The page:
Beyond Meat has taken the world by storm. Its signature “bleeding” burger manages to resemble that of real meat and has become a menu item at a number of restaurants, from TGI Friday to Carl’s Jr. — its competitor, Impossible Burger, just rolled out nationwide at Burger King.
Perhaps feeling the pressure, a group called the Center for Consumer Freedom — a PR group that has done work food companies, restaurants, and other special interests (including the meat industry) — has taken out full-page ads in the New York Post and Wall Street Journal highlighting the chemical additives in the plant-based burgers.
Another important item of note is that the Center for Consumer Freedom, run by lobbyist Richard Berman, previously argued against lowering the blood alcohol content to 0.08 in most states, lobbied against raising the minimum wage, and has claimed that the Centers for Disease Control was “whipping up fear over food” when it issued warnings about salmonella. This is an organization run by a man who once said — when lobbying for the tobacco industry — “smoking won’t kill you; over-regulation will.”
But, let’s get back to the issue at hand.
The ads, titled “Fake Meat, Real Chemicals” compare the ingredients in “real” and “fake” bacon, which… are a little misleading. This is a burger, after all. Plant-based or not, it’s still not meant to be a food item you base an entire diet around.
Clearly the ads are promoting a pro-meat agenda, hinting that the chemicals added to Beyond Meat’s burger made it less healthy. Business Insider put this to the test, hiring four nutritionists to evaluate the 22 ingredients. By and large, the group classified the burger as a “sometimes” item, meaning it can serve as an occasional treat, much like a burger made of real beef.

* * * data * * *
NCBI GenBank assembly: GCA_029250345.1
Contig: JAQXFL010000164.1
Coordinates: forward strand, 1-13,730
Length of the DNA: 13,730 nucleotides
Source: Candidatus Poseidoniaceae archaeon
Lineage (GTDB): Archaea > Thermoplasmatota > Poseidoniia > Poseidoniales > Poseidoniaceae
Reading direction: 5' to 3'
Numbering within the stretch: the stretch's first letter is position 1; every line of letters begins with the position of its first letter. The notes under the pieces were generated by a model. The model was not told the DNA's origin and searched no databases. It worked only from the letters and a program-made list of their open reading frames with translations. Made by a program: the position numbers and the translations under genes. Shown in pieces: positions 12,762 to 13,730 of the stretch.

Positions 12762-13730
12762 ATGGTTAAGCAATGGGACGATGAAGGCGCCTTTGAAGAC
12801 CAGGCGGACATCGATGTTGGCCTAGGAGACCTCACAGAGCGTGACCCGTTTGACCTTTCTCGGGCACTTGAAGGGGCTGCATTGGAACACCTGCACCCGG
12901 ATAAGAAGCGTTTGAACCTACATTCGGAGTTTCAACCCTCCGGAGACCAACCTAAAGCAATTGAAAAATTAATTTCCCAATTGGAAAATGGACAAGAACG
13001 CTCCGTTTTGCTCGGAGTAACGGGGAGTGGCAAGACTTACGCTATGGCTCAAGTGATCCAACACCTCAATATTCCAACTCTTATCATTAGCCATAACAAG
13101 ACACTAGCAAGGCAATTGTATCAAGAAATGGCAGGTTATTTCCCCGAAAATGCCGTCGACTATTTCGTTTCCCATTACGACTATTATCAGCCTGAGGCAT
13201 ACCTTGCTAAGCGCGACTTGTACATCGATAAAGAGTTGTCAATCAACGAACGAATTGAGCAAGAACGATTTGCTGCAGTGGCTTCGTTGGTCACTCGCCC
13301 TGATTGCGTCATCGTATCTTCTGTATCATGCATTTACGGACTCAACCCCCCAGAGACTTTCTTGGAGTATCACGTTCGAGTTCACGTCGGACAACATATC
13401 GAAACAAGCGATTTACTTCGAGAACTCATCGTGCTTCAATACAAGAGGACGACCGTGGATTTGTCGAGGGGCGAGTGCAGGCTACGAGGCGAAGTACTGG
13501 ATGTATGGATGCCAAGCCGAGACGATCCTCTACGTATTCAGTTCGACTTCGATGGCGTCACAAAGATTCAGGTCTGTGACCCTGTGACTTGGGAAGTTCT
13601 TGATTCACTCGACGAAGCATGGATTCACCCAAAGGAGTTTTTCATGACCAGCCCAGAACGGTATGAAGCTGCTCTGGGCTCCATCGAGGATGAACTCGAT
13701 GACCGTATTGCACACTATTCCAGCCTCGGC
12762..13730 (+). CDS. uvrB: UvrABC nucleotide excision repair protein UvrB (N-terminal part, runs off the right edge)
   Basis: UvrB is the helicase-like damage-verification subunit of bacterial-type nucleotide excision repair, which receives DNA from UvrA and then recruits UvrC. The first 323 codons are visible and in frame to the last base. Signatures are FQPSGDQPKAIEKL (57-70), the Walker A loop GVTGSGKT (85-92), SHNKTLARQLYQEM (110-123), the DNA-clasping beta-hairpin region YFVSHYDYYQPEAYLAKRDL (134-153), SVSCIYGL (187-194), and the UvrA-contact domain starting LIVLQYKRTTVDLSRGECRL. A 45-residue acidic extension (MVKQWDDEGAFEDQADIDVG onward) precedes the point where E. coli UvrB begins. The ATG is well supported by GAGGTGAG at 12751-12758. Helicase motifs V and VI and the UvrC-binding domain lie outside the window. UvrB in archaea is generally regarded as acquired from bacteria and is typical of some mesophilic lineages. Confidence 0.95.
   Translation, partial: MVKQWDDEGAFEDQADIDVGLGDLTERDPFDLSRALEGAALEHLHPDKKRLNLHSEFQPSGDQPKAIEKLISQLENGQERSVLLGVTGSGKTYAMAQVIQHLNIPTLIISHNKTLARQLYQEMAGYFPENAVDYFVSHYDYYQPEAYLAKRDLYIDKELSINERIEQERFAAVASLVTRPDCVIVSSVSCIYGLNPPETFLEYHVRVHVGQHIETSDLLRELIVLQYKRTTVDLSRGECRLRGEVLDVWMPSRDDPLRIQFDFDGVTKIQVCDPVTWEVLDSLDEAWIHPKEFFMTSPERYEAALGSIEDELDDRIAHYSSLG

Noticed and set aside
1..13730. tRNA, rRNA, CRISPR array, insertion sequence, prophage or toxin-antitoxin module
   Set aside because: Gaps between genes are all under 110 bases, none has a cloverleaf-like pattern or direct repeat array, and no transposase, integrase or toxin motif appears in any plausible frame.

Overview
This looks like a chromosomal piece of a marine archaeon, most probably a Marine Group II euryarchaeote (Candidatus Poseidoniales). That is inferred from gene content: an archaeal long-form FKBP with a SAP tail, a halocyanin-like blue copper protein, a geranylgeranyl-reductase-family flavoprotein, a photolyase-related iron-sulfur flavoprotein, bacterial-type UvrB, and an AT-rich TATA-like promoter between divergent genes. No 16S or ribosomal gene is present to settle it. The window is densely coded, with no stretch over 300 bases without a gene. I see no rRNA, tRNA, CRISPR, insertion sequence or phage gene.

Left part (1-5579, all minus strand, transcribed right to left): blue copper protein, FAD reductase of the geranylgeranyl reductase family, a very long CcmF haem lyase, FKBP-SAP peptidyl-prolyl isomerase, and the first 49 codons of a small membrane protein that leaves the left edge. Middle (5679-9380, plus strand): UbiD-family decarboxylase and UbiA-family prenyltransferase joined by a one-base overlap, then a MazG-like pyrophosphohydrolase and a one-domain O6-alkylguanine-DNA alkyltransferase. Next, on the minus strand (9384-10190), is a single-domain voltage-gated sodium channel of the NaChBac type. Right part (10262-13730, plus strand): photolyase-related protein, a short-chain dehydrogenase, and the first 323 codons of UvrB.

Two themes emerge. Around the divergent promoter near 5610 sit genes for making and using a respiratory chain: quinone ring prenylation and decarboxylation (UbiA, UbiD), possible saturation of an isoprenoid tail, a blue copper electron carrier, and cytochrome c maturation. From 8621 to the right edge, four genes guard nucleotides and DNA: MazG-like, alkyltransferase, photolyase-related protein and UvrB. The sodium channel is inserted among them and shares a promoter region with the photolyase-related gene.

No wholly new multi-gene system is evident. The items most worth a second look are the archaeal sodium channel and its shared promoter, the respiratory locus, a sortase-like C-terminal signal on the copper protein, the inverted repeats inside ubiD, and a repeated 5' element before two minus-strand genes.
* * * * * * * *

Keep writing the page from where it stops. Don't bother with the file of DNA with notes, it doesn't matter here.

Two of the nutritionists liked that the burger contained more than double the fiber of a meat-based patty. Some also praised the burger as a good source of protein since it contained the same 20 grams (approximately) of a traditional patty — not to mention it’s a healthier protein source.
And while the burger is indeed more processed than its ground beef counterpart all four nutritionists agreed that processed doesn’t necessarily equate to junk. Peanut butter, cheese, yogurt, and other foods we generally consider to be healthy are also processed.
In general, it’s the quick serve items that are most worrisome when considering the dangers of processed foods — candy, potato chips, soda, or frozen dinners.
As one nutritionist pointed out, it’s important to compare the ingredient list, and in Beyond Burger’s case, these additives were things like mung bean protein, apple extract, and pomegranate fruit power.
All of the nutritionists agreed that Beyond Burger is the healthier of the two options, even with its relatively large list of ingredients and additives. But it’s not perfect. It isn’t necessarily “healthy,” nor less fatty or caloric than a traditional burger. But it is a healthier alternative — for you, and the planet.
Still, one nutritionist took issue with a particular item in the ingredient list. “I don’t love that the patties are made with coconut oil,” she told Business Insider. “This is a source of saturated fat, and you’ll see that one burger contains 30 percent of the [recommended daily] value.” As saturated fats go, coconut oil contains more than both butter and lard — it’s best used sparingly.
Coconut oil aside, as long as you aren’t eating them daily, meatless burgers from both Beyond Meat and Impossible Burger are indeed a safer alternative to a traditional ground beef patty.
Don’t believe the hype.
Full-page ads in newspapers are calling out meat alternatives like the Beyond Burger for containing chemicals, but nutritionists say it’s healthy on Business Insider